But even over flow and cant handle on own trucks I would think is double brokering.

Thoughts?
 

Freight Broker

Well-Known Member
30
The thinking is that trucking companies are 'real' businesses with real tangible assets.. thus no need for a bond as buildings and trucks etc can be tracked down easily enough. Freight brokers, on the other hand, can disappear like a fart in the wind.. with no trace left behind.. hence the bond which effectively obligates their principal (s) to make good on debts owing in the event the brokerage goes bad. Of course the truth is somewhat different.. carriers can vanish into thin air too.. has happened to me several times... and very few brokers operate with no assets. Sure.. they don't own trucks.. but... most have offices.. office equipment etc.. either leased or owned. If you broker loads then you're required (in the US) to have a broker authority and a bond regardless.. doesn't matter if you own zero trucks or 10 thousand.
 

Shakey

Site Supporter
20
They say it is over flow
But even over flow and cant handle on own trucks I would think is double brokering.

Thoughts?
you can call it whatever you like it's the same thing Wesward, if you broker a load that you took from a carrier or broker it is double brokering, if you are not billing the beneficiary owner of goods to the movement you are double brokering..............................you can't make it not by telling yourself it it co-brokering, overflow, my driver ate the truck keys so I need you to run this load for me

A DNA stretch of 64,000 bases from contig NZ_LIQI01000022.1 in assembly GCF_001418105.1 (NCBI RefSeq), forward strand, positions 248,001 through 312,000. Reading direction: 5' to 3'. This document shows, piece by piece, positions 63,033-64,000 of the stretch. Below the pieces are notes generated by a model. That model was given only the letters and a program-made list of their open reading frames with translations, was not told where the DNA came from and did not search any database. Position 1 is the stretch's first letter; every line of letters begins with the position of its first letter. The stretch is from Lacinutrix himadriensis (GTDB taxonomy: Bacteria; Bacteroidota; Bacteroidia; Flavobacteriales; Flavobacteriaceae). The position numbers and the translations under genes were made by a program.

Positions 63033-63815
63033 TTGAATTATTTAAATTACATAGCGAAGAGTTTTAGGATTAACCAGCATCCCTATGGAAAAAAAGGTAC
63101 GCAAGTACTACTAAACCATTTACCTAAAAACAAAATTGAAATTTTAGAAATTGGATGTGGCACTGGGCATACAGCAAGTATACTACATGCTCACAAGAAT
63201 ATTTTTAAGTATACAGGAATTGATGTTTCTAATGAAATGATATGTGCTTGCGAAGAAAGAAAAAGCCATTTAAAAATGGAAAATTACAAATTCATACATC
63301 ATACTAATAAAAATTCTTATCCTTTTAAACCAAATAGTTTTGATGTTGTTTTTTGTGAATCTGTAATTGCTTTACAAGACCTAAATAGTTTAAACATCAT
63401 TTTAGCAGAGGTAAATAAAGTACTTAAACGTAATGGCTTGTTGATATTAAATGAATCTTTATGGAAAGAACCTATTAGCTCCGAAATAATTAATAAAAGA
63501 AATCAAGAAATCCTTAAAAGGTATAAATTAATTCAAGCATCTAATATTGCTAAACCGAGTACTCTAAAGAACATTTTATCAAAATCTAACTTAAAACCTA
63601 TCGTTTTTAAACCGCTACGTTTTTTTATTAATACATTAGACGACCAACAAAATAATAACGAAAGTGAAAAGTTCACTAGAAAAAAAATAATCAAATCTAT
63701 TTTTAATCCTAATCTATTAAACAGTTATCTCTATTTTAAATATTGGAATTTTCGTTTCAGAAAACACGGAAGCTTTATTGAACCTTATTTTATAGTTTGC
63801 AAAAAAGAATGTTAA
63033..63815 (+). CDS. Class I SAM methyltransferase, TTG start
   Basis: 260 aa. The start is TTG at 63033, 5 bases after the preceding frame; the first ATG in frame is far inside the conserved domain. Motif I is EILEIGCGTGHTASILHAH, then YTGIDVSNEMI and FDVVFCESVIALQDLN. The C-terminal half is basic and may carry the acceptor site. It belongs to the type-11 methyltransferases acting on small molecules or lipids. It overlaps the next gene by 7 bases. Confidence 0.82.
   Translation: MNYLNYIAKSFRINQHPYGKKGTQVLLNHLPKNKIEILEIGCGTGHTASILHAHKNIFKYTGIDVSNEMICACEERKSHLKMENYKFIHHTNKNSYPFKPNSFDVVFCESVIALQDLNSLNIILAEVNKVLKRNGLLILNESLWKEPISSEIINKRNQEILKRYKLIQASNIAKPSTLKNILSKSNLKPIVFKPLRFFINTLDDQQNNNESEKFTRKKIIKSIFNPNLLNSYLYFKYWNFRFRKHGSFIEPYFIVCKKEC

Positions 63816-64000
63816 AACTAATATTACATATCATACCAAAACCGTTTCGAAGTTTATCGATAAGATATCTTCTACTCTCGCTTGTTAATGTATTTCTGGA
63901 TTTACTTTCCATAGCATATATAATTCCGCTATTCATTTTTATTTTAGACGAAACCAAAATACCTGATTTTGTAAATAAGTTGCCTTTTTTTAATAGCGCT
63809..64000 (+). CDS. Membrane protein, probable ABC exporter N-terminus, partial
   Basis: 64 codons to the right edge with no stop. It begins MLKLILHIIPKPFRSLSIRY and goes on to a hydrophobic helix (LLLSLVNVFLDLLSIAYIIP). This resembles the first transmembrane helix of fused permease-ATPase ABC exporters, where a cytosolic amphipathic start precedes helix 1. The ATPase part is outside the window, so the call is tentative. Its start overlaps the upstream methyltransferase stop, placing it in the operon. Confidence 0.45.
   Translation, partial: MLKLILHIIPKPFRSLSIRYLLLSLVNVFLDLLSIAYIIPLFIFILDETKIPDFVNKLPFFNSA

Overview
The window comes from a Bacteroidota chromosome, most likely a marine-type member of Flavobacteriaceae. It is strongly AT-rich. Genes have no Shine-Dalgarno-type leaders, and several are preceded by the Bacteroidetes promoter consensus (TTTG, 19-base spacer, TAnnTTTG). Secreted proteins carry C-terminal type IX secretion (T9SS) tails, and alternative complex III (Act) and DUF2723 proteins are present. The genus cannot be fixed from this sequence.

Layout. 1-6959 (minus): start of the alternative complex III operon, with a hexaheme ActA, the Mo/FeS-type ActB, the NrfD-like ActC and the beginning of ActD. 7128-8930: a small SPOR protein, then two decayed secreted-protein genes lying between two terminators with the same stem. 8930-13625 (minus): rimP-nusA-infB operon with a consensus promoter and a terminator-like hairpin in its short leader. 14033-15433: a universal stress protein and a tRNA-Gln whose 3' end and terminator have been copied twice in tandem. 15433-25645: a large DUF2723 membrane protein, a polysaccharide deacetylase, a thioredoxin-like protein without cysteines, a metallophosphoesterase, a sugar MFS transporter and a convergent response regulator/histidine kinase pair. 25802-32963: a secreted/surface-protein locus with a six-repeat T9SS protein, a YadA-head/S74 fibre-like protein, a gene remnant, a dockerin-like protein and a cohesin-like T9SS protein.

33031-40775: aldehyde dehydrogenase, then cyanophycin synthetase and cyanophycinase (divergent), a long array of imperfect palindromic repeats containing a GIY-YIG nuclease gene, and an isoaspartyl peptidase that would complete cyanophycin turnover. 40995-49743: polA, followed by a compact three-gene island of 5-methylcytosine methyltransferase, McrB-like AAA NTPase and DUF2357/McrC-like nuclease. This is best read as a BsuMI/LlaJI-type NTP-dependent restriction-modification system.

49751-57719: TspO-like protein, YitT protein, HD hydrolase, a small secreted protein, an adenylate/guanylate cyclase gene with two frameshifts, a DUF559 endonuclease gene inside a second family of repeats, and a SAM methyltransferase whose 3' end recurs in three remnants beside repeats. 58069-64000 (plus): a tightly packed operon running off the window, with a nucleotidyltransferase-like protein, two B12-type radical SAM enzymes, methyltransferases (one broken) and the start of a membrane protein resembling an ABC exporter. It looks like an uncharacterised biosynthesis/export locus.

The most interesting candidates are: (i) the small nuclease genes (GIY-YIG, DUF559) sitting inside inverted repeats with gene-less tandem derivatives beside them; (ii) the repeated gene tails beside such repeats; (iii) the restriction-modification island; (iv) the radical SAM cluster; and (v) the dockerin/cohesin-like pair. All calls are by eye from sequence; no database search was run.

loaders

Site Supporter
30
I think over the years, we have all heard some pretty creative excuses as to why a load “had”to be double brokered. The usual driver/equipment shortages that resulted in your load being handled by someone other than the party you gave it to. The thinly stretched relationship between the original carrier and the one hauling the load, like “oh, it’s my brother-in-law’s truck” or, “it’s alright, we operate out of the same building”. Don’t get me wrong, not all reasons for double brokering are nefarious or fraudulent. Sometimes the original carrier is really trying to rectify the situation to everyone’s benefit. Remember however, it is the broker who should be making the final decision about who is hauling his customers freight, or at the very least, be an active participant in that decision process.
 

wesward

Member
10
Question?
If a carrier has a year contract for a broker to move freight
The pricing of freight drops way low so then the carrier would make more money giving to other carrier and not move their own assests
Is this double brokering?

Look around people carriers are doing it daily